Much is made about the amount of time Millennials and Generation Z spends with smartphones and other devices. However, it turns out young people aren’t the demographic who spend the most time this way. According to Nielsen data published by The Economist, screen time is higher for America’s elderly, who spend a larger portion of their days with their eyes pointed at devices.
Nielsen found that Americans ages 65 and over spend nearly 10 hours per day in front of screens. That’s 12 percent more than Americans between the ages of 35 and 49 and a considerable one-third more usage than people 18 to 34. The findings fall in line with a recent survey published by Pew Research earlier this year that found older Americans are spending nearly 30 minutes more per day on screen time. Pew found that older people spend as much as half of their leisure time in front of screens.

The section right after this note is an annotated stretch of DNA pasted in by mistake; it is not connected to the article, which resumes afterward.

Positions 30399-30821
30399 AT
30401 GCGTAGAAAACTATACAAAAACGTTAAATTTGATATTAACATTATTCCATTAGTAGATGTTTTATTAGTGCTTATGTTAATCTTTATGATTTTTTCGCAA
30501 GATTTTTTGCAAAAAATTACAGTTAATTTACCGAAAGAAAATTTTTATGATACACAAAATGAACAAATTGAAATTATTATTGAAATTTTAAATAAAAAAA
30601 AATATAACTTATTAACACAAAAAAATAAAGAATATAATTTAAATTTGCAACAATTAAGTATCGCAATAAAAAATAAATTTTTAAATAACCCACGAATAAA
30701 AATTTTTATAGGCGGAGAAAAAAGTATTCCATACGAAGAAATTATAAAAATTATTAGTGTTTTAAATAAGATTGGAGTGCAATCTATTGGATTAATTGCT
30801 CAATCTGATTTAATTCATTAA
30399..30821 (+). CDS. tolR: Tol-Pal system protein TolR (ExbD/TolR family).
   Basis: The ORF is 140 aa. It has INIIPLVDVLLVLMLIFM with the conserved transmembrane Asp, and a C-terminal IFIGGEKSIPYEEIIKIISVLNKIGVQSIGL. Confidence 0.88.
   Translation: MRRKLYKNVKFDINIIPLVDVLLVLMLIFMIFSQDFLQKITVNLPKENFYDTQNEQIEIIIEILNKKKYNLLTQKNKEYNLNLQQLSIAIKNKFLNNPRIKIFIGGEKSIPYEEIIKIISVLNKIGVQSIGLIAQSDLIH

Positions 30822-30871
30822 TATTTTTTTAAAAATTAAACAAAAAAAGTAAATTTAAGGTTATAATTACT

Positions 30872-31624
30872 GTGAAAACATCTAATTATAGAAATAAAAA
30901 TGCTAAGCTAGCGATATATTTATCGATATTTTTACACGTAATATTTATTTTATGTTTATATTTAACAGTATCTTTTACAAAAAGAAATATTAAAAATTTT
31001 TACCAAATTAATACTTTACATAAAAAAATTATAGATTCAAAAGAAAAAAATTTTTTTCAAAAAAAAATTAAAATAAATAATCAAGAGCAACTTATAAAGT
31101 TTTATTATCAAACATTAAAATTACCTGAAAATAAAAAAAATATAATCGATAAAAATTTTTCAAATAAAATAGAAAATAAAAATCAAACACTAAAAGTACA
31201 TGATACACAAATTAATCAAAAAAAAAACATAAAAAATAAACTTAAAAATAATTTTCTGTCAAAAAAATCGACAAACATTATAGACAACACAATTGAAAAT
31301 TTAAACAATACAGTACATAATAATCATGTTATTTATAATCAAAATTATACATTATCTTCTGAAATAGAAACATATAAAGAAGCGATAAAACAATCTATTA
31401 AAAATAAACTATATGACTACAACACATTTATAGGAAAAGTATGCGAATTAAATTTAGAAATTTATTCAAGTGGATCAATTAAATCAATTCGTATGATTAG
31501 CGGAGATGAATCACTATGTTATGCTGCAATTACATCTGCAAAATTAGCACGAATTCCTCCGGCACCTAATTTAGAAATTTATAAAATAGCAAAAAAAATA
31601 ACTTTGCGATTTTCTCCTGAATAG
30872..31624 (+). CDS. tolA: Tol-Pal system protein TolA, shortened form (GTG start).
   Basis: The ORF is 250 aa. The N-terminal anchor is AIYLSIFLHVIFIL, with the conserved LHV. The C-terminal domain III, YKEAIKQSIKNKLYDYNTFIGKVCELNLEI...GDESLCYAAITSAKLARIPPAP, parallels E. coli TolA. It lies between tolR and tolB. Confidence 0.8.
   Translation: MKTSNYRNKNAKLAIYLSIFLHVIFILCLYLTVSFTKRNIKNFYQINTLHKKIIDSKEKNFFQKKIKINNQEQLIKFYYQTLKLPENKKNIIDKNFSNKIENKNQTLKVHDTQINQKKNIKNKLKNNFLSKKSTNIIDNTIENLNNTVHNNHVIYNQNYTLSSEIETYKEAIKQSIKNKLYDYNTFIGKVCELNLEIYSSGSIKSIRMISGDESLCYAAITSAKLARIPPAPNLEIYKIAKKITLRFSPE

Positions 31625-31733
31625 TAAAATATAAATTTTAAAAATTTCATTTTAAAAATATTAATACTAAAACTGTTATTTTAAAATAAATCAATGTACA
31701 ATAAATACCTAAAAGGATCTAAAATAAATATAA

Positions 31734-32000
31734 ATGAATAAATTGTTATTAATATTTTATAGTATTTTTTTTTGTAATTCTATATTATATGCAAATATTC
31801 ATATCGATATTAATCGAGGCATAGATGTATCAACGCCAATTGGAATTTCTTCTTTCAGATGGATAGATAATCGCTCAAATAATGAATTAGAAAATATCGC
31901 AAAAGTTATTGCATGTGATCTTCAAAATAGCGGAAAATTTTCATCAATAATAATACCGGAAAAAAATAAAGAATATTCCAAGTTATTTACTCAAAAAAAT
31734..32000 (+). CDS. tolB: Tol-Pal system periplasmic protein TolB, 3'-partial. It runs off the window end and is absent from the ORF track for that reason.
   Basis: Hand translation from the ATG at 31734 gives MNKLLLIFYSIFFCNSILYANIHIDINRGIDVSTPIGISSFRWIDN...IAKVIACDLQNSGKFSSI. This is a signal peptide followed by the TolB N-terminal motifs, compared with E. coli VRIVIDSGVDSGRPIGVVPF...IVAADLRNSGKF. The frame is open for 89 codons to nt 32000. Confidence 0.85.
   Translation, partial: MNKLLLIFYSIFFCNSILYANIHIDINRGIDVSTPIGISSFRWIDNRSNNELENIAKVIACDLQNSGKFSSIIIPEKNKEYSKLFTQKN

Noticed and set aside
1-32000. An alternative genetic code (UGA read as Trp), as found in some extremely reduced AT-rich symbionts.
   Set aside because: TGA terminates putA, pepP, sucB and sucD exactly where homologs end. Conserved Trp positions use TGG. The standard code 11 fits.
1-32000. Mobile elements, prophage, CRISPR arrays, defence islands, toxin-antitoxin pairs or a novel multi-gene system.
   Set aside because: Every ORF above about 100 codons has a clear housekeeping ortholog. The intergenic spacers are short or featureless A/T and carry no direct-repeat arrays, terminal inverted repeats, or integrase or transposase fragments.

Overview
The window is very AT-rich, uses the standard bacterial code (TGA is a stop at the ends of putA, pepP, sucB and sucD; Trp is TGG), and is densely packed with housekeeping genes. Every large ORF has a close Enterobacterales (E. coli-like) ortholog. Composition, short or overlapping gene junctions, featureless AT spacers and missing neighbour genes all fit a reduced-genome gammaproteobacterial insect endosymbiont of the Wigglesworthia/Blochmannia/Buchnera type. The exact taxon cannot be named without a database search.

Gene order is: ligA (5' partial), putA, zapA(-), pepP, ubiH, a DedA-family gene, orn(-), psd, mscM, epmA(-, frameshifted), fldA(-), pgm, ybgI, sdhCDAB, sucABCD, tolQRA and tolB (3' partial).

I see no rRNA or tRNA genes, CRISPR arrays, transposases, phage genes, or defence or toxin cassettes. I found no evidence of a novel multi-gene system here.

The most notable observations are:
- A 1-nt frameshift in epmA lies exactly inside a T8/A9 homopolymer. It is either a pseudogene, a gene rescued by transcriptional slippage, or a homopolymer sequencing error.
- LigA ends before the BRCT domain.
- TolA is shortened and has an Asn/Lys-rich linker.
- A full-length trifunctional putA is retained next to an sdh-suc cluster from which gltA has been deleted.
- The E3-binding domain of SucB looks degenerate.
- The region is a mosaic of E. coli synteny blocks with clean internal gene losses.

How the elderly spend their time with screens
The adoption of smartphones, computers and the internet broadly is up among the elderly — nearly three-fourths of people 65 and older use the internet in 2018, compared to just 14 percent in 2000, according to Pew Research. Nielsen found that smartphone use among the elderly is up more than seven times what it was just four years ago. (By comparison, Millennials have increased their time with smartphones by less than one hour per day during the same time period.) But the biggest contributor to screen time among older Americans is television.
According to Nielsen, elderly people spend on average seven and a half hours per day with their televisions. A significant chunk of that time, it should be noted, is simply having the TV playing in the background while they do other things. But regardless if their eyes are directly on the display or simply glancing at it between other activities, America’s elderly are spending a significant amount of time watch TV and interacting with other screens.
Why are the elderly spending so much time with screens?